In Arsène We Trust
However frustrating this season, the numbers suggest Arsenal would be worse off without Arsène Wenger
A Premier League manager's existence is highly transitory. Supporters expect immediate success and if it doesn't arrive, call for the manager's sacking, while managers who succeed seem always to be looking for a better deal at another club. Thus, the average tenure of a Premier League manager is less than two years. Smart clubs know that over the long term a manager and his system matter when it comes to extracting the best value from the money spent on players. When they get a good one, they do everything possible to hold on to him.
It is therefore no coincidence then that the three managers who have spent more than seven years at a single club over the Premier League's twenty years happen to work for some of the most consistent clubs: Everton, Manchester United and Arsenal. David Moyes's Everton sides should be finishing in the bottom half of the table, yet his teams have over-performed on average nearly 3.5 table positions and 5.1 points per season against his club's wage and transfer bills1. At the opposite end of the spectrum is Sir Alex Ferguson, without whom Manchester United wouldn't have won nearly as many as the twelve Premier League titles they now have in their trophy cabinet. In between these two ends of the achievement spectrum sits Arsène Wenger, who is now in his 17th year at the helm of Arsenal.
To watch Wenger on the sidelines of most matches is to see a man frustrated by the unfulfilled promise of a team in which he has ultimate faith: the over-the-top gesticulating while wearing an oversized down coat; the haranguing of the officials for perceived fouls by the opposition or missed calls that would have favoured his team; the sullen, inconsolable figure slumped in the manager's chair when his team is behind; and the coup de grâce — the water bottle, which he nurses all match, flying in the air after another late goal conceded by his team.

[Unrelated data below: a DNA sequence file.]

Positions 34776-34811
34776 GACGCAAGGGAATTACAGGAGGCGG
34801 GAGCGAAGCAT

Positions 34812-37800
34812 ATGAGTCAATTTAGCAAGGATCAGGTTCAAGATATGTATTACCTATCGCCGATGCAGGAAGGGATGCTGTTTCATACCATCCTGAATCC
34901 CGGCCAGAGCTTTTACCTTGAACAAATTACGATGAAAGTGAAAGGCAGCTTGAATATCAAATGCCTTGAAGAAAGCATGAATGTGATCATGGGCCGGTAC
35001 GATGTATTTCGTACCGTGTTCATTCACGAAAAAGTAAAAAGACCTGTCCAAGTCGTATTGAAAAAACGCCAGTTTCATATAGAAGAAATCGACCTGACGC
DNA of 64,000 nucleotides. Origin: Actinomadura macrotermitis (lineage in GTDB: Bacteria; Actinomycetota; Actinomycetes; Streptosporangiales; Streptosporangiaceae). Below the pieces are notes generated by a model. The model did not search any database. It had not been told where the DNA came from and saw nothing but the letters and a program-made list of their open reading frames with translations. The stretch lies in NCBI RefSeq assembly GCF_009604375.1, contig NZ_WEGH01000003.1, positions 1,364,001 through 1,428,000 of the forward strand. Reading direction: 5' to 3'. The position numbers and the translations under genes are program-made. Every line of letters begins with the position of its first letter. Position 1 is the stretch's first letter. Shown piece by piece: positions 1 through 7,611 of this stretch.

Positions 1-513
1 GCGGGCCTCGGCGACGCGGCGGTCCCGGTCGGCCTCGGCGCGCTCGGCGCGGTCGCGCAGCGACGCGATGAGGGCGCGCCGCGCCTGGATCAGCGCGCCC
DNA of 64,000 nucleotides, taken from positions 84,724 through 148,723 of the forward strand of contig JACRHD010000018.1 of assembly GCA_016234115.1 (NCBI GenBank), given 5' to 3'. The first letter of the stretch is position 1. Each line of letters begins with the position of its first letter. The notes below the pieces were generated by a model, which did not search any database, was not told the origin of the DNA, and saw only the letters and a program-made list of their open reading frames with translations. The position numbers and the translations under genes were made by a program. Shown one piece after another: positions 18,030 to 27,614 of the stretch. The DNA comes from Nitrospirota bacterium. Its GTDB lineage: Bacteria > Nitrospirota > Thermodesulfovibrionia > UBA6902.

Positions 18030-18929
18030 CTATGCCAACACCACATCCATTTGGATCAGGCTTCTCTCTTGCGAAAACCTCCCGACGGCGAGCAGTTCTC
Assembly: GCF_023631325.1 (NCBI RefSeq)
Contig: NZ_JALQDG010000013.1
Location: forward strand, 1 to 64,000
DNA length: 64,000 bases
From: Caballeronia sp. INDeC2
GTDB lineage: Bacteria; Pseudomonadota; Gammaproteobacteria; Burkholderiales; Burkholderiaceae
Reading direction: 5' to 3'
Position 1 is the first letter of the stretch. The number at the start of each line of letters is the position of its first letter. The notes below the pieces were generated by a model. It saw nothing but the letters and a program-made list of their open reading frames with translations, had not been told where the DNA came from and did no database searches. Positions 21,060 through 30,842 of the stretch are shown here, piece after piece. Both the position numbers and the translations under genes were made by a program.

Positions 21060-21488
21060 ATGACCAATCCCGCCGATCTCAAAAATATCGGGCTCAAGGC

Wenger, like Ferguson and Moyes, is an anachronism in today's money-filled internationally competitive game in which managers and players alike are always looking for a better deal at another club. Wenger has the trust of his players because the club has trusted the manager to build all facets of its existence as he wishes. Allowing him to build that bond with players has been critical to the club's success at each stage of Wenger's career and in turn has allowed him to succeed as a contrarian within the different phases of the Premier League's history. No matter the manager's level of success — the trophy-laden early years, the trophyless youth project era and during what might now be called the post-youth phase — Arsenal's management, its players, and its supporters have built the club around a supreme faith in their manager.
While Wenger may have arrived to newspaper headlines of "Arsène Who?", the leadership at Arsenal knew that they had hired the one man capable of shaking things up at one of the most British clubs in the Premier League. Arsenal required a change in strategy both on and off the pitch to beat the dominant sides at the time and they foresaw the changes that the game's globalisation would bring to the professional leagues in England. They needed an outsider to institute new ideas and Wenger was their man.
Wenger began changing the club by enacting a well-documented training, tactical and dietary revolution. Out went the Mars bars in the dressing-room and the drinking after the match. In came protein-and-carbohydrate paired menus and an intense focus on recovery time. Out went direct, conservative football and in came fluid passing. Even with all the changes, Wenger's efforts would have been irrelevant if he hadn't been able to change the types of players he had available to him and build upon the solid foundation left by previous managers. It was the outlay in terms of player purchases and resultant salaries in which Arsenal's management demonstrated their full trust in Wenger and his philosophies.
In its fifth year when Wenger arrived at Arsenal in September 1996, the Premier League was already undergoing some modest change in the nationalities of the players who made up its clubs. Over 85% of first-team player registrations were from the UK in the league's first season. That number had been reduced to 77% the season before Wenger's arrival. Who better than the man from Alsace to accelerate the transition to a worldlier Arsenal? In only two seasons at the helm Wenger would take a team that was 84% British the year before his arrival and transform it into one that was one third British and half continental European, with the remaining 16% coming from outside of Europe. He used his knowledge of France's golden generation and advanced global recruiting networks to add Nicolas Anelka, Luís Boa Morte, Gilles Grimandi, Marc Overmars, Emmanuel Petit and Patrick Vieira to his squad. These players were added to a stable of British players such as Tony Adams, Lee Dixon, Ray Parlour, David Seaman, Nigel Winterburn and Ian Wright. The combination of an established British core with new European flair would take Arsenal to the top of the Premier League table by the end of Wenger's second year.